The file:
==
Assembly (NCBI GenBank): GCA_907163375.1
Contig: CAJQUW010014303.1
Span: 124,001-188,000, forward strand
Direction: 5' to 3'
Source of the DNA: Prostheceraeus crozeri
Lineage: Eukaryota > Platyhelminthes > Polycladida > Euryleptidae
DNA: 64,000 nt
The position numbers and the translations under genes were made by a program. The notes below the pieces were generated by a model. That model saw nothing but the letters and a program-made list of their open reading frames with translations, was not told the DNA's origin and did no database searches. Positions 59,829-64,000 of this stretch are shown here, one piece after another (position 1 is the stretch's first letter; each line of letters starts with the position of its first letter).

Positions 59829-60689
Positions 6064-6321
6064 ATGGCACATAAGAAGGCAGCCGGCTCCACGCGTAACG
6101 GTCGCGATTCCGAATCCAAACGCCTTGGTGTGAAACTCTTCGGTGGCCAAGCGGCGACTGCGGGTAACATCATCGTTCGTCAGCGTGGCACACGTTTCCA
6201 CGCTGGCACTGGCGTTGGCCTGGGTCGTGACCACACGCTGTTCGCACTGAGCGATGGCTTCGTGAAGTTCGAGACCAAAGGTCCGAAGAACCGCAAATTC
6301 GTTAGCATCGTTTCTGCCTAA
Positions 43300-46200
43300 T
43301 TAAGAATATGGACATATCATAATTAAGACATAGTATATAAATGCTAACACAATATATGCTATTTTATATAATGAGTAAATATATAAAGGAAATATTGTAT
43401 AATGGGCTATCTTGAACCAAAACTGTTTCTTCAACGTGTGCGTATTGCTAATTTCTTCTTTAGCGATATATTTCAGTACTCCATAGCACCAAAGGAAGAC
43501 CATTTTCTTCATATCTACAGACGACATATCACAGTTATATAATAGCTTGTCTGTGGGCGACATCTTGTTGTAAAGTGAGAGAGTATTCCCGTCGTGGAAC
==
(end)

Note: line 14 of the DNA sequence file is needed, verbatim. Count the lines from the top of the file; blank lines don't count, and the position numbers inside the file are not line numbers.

6301 GTTAGCATCGTTTCTGCCTAA